Jas
      October 19, 2016 at 11:52 am

      Thanks for stopping in!

  8. Reply
    Angie @ ambient wares
    October 18, 2016 at 7:13 pm

    I loooove cabbage and I’m sure I’ll love this! Thanks for sharing with us at Funtastic Friday!

    1. Reply
      Jas
      October 19, 2016 at 9:15 am

      Thank you, Angie! You won’t regret if you make it 😀

  9. Reply
    Mary-the boondocks blog
    October 18, 2016 at 4:56 pm

    Jas, I don’t know about sneaky but I can tell that it has to be delicious. I know that cabbage when cooked becomes sweet and has a really great flavor so I can see where this would be a great dish. I’ll have to try this. And of course the bechamel will just take it to another level. Yum! This has to be really great heartwarming food for the wintertime.
    Mary-the boondocks blog recently posted…Fun and Easy Halloween Vignette – Int’l Bloggers Club ChallengeMy Profile

    1. Reply
      Jas
      October 19, 2016 at 9:17 am

      It is one comfort food for sure! Thanks for stopping in, Mary! Have a wonderful day!

  10. Reply
    Helene
    October 18, 2016 at 9:11 am

    We really love Moussaka. And this looks similar enough that I think I have to give it a try!

    1. Reply
      Jas
      October 18, 2016 at 11:06 am

      Thank you, Helene! I traditionally make moussaka with layers of potatoes, beef and rice (sometimes I add eggplants too) but this one tastes different. Very yummy in its own way 🙂 Thank you for stopping in. Hope you have a blessed day!

  11. Reply
    Nicole
    October 17, 2016 at 9:18 pm

    This is a very unique casserole recipe! I love cabbage and polenta, so I bet I would be a fan of it. Thank you for sharing the recipe at the #HomeMattersParty this week.
    Nicole recently posted…Chicken Noodle Soup in Bread Bowls (Quick and Easy!)My Profile

    1. Reply
      Jas
      October 18, 2016 at 11:07 am

      Thank you, Nicole! You won’t be disappointed, especially that you already love the main ingredients 😀

  12. Reply
    Ann
    October 13, 2016 at 5:39 am

    Aha! Very sneaaaky and I love it! I think I can almost see you smirking when your husband took the 2nd helping. Hehehhehe!

    I like cabbage and my kids not so much – but I’ve snuck up cabbages in their food and they did not even notice it. This gives me another alternative to stuff those good cabbages in their tummy. Any substitute for corn meal? Not that I would sub, I’m just wondering if I could get corn meal..or do you mean corn flour?

    1. Reply
      Jas
      October 13, 2016 at 10:52 am

      Yeah, I couldn’t believe my eyes when he went for seconds, haha! Not sure what you could substitute cornmeal with but you should be able to find it there. It’s called maïsmeel in Dutch. And when it’s cooked it is also called polenta. โพเลนต้า in Thai 🙂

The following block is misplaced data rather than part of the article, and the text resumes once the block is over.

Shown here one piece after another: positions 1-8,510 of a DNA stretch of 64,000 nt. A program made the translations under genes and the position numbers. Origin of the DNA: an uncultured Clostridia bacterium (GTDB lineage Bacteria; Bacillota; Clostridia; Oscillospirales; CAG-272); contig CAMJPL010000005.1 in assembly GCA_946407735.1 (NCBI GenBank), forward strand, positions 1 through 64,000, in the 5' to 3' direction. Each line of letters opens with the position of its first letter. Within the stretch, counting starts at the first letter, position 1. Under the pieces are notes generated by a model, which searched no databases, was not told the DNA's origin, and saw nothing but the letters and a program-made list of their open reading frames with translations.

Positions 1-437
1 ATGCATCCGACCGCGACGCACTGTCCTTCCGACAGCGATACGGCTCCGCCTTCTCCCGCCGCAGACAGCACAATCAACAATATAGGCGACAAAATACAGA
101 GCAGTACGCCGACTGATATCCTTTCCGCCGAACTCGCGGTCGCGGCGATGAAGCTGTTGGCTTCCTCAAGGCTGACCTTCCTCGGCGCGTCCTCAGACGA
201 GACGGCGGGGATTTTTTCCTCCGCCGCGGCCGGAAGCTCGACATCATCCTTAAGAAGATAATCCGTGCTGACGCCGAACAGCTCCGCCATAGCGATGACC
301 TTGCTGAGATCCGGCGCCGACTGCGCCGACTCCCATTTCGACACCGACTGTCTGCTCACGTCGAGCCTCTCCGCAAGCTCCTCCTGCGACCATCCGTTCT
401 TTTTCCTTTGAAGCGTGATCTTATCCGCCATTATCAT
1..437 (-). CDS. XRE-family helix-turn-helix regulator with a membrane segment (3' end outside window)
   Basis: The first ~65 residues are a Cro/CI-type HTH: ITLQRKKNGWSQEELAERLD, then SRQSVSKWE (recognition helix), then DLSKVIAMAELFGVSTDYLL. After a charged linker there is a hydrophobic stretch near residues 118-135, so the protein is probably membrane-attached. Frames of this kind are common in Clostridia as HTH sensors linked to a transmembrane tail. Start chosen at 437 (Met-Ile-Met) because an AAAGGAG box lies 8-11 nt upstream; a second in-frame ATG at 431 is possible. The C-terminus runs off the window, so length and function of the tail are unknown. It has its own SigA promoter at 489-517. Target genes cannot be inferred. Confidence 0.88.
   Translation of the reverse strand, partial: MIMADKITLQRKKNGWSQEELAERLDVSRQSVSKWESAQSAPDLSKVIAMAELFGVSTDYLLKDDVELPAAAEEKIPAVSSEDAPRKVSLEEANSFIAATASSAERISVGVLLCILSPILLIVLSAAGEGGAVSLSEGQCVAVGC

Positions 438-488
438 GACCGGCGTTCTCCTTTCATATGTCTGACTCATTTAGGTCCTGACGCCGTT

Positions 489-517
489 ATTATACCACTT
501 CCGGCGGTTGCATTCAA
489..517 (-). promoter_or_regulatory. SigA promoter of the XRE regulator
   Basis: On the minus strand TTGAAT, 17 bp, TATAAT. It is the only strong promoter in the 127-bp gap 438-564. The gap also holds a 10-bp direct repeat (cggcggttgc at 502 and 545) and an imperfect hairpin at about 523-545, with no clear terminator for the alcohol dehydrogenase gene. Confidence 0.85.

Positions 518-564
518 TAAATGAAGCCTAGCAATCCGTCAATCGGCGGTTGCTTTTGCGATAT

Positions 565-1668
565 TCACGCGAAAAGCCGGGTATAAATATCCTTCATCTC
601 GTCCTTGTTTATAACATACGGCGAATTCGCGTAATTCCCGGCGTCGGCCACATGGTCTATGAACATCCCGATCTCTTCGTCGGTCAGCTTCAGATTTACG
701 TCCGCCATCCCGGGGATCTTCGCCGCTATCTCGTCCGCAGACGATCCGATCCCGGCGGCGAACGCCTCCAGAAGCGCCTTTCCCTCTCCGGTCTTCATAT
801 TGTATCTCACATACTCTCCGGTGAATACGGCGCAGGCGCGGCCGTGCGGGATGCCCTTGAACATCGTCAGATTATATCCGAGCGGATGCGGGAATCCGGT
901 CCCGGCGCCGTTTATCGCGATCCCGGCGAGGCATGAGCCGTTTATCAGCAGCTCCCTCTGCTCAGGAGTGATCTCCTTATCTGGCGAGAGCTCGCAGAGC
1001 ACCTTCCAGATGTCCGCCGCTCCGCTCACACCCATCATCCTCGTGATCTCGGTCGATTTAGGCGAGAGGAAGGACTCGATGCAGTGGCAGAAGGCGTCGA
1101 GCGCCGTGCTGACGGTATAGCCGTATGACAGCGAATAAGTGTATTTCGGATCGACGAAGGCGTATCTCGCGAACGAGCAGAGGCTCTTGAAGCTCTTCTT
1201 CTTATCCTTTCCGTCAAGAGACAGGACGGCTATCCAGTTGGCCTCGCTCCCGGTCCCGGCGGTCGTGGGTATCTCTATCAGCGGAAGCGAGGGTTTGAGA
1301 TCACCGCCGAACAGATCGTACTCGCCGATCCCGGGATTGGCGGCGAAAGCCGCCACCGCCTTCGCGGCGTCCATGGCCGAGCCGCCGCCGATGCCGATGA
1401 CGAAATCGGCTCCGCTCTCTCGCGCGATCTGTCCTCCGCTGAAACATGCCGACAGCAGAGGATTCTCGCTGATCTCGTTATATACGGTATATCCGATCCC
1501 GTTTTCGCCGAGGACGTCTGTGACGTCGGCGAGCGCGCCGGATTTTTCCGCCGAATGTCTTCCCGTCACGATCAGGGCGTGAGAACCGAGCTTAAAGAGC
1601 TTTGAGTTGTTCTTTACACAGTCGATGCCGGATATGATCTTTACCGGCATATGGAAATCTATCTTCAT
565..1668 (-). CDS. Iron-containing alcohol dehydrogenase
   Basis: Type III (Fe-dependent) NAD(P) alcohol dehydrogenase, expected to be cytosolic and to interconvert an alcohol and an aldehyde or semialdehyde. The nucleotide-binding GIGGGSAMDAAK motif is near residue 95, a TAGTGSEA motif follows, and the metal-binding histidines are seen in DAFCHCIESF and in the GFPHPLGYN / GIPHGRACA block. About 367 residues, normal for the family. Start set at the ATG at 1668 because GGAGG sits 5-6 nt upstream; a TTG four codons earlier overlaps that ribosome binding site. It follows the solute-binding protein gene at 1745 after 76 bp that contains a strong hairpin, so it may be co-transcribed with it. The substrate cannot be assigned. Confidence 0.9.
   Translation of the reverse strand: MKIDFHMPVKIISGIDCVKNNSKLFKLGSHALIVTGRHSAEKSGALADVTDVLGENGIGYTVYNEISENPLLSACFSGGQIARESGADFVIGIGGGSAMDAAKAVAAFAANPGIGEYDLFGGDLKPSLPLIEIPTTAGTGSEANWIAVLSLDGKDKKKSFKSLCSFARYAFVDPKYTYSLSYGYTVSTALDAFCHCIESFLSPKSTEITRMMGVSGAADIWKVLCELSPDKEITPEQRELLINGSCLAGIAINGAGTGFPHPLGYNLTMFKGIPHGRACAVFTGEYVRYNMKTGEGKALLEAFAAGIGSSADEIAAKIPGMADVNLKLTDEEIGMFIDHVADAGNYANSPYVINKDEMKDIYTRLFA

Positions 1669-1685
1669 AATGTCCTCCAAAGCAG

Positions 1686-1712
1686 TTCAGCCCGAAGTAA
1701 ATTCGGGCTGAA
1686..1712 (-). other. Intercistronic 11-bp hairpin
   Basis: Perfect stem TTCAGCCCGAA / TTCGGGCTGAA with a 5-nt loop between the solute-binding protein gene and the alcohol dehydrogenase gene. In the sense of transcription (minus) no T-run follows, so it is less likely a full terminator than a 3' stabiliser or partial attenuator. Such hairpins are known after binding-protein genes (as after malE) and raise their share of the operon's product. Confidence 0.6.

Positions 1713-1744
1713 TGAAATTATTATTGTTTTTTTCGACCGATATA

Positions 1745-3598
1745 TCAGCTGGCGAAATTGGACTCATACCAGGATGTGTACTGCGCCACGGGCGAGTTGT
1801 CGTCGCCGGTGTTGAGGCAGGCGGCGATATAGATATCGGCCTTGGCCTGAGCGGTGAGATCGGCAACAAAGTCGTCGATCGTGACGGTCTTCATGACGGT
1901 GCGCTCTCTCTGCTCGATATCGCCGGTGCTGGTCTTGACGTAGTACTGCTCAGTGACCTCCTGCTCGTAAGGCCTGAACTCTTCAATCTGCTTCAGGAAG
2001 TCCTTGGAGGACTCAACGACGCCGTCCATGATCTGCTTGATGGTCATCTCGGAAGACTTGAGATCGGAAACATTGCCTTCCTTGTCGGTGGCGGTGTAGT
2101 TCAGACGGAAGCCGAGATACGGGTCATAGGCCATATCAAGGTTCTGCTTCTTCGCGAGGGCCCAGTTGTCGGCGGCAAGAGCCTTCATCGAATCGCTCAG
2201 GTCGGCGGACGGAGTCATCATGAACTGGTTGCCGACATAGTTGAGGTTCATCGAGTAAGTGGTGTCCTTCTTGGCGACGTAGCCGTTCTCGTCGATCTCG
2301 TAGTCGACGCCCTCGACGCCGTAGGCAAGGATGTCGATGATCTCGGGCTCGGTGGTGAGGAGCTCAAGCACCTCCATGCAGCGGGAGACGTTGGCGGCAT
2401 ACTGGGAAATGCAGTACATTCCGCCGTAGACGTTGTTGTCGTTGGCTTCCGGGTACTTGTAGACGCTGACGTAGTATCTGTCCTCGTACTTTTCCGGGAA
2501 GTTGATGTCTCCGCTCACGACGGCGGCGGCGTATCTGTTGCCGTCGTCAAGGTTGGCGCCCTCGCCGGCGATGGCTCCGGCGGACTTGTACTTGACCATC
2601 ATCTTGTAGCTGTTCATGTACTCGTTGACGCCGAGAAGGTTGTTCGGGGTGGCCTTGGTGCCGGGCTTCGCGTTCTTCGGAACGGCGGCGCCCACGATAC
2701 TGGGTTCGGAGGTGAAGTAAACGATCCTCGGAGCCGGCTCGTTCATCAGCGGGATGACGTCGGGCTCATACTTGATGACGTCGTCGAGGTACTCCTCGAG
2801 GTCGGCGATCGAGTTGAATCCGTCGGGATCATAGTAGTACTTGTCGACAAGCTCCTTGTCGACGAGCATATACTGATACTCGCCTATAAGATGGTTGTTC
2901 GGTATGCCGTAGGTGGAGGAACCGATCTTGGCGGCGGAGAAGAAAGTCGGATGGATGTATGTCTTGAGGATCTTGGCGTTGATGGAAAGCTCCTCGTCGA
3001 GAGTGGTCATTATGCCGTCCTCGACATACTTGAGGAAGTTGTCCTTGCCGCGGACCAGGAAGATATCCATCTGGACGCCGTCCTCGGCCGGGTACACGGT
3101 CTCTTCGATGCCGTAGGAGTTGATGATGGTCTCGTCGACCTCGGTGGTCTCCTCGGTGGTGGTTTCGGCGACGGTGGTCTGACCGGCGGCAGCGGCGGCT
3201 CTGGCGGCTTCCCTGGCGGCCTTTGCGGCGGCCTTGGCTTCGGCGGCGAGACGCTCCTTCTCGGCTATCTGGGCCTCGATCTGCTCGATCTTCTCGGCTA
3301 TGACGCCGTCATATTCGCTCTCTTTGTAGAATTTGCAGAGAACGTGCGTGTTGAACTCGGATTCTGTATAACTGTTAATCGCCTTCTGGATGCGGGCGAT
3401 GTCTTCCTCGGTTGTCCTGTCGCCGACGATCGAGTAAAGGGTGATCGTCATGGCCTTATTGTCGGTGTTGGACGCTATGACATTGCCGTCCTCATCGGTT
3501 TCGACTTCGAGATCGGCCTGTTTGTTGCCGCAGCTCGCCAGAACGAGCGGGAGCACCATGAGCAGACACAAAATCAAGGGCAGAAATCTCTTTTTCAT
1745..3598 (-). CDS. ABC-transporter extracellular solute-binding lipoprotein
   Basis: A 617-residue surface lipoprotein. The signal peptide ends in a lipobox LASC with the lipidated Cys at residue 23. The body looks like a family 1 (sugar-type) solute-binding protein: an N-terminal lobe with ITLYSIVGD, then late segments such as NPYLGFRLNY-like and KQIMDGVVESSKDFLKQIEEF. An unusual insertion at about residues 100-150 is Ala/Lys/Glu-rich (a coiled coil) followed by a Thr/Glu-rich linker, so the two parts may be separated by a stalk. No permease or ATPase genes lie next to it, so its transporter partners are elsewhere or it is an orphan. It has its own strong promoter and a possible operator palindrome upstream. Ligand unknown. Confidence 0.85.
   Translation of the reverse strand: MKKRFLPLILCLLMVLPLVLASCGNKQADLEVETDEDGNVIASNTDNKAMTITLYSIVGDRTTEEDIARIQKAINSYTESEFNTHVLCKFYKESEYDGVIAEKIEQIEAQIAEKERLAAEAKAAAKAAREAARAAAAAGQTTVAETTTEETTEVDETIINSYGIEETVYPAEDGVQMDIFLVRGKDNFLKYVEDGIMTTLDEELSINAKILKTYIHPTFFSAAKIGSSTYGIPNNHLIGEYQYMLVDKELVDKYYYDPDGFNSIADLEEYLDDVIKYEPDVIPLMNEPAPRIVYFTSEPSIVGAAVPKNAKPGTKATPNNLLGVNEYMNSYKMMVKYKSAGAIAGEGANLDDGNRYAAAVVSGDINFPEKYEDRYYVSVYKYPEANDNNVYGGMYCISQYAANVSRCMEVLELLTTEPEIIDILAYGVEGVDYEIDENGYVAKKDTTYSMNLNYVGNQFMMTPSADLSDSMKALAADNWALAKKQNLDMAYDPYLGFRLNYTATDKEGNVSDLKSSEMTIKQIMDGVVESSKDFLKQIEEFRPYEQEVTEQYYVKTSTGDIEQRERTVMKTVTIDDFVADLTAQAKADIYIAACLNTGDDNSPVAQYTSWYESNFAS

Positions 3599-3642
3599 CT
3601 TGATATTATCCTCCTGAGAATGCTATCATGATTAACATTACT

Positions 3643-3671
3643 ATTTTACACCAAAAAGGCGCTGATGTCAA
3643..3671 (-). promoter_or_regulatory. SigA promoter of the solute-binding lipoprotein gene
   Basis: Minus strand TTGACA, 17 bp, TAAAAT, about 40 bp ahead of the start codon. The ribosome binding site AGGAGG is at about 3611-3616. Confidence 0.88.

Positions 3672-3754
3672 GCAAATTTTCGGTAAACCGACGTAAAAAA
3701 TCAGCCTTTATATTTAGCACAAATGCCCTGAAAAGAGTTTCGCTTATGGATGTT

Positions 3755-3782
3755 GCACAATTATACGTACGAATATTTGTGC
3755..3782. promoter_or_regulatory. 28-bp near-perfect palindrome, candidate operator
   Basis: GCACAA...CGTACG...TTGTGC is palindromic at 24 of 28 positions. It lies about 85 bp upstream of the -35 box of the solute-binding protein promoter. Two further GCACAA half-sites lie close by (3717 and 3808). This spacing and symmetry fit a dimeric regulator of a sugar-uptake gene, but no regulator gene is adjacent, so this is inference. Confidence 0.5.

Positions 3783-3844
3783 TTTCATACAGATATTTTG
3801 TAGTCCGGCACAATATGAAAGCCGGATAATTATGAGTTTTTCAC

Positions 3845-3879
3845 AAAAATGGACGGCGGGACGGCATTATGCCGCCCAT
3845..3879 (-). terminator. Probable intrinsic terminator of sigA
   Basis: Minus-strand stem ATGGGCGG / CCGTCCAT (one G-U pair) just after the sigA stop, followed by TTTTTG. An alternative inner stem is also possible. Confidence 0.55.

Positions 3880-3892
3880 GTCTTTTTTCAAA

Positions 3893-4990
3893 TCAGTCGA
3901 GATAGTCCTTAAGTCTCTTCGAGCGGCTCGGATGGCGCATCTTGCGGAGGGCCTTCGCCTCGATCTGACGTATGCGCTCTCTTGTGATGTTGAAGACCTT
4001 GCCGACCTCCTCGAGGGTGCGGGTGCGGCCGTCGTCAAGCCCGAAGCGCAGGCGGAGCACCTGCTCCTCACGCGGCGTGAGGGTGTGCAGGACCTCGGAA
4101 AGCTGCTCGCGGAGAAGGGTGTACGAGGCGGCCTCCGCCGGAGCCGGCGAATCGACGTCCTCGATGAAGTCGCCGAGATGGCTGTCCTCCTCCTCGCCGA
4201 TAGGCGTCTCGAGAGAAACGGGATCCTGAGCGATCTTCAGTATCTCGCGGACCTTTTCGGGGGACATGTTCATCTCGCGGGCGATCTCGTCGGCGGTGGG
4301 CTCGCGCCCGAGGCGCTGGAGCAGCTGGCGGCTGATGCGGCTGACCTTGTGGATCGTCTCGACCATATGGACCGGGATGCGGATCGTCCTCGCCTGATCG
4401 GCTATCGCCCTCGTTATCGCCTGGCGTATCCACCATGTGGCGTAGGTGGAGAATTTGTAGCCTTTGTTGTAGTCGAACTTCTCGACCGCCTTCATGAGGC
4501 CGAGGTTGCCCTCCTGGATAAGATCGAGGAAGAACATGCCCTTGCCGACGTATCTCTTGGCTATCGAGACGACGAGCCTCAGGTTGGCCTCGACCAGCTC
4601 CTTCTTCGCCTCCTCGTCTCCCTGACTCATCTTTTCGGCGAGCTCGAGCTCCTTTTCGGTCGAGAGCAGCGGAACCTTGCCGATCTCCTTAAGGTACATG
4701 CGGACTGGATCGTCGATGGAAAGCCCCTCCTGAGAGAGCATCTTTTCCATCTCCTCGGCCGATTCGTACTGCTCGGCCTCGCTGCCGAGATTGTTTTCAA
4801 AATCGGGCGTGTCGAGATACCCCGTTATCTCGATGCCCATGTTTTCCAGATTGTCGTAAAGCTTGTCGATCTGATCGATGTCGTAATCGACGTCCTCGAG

So here, corn starch (or flour as you call it) is really fine and white just like powder sugar and used to bind or thicken sauces and in cakes. Then we have corn flour, which is yellowish and has the texture off all-purpose flour. Then there’s corn meal. You can get it in white or yellow and its texture is grainy, like sand. Hope that helps you getting the right product 🙂

  13. Reply
    Jasna
    October 13, 2016 at 1:27 am

    Sjajno zvuce sastojci, a jos bolje izgleda na tvojim fotkama. Pozdrav za tebe Jas
    Jasna recently posted…Apple and Rhubarb Crumble PieMy Profile

    1. Reply
      Jas
      October 13, 2016 at 10:53 am

      Hvala Jasna! Stvarno je ukus super a nisam bas bila sigurna da ce valjati, haha. Pozdrav i tebi iz jesenje Indiane 🙂

  14. Reply
    Bam's Kitchen
    October 12, 2016 at 3:16 pm

    Now that is rather sneaky and I quite like that!. Always trying to get my family to eat their veggies and cabbage unless it is slaw on an insanely huge cheeseburger is not gong to get a pass. However, your recipe is so unique like I have never tried before hiding under all the layers of the meat and sauces, I don’t think my boys will even notice. Pinning, sharing, smoke signals sent! LOL Take care
    Bam’s Kitchen recently posted…Vegan Ginger Cumin CarrotsMy Profile

    1. Reply
      Jas
      October 13, 2016 at 10:57 am

      Haha, I love the smoke signals! 😀 It’s cooked together with polenta and you can’t even notice it. If you don’t like cornmeal texture, run through the whole mixture a few times with an immersion blender! XOXO

  15. […] apples, and pecans. I have made polenta as a  side dish to accompany stews, even casseroles like Slavonian sneaky casserole. Or, cook it and pour it into a loaf pan, then refrigerate until solid. Cut into thin slices and […]

Leave a Reply

CommentLuv badge

%d bloggers like this: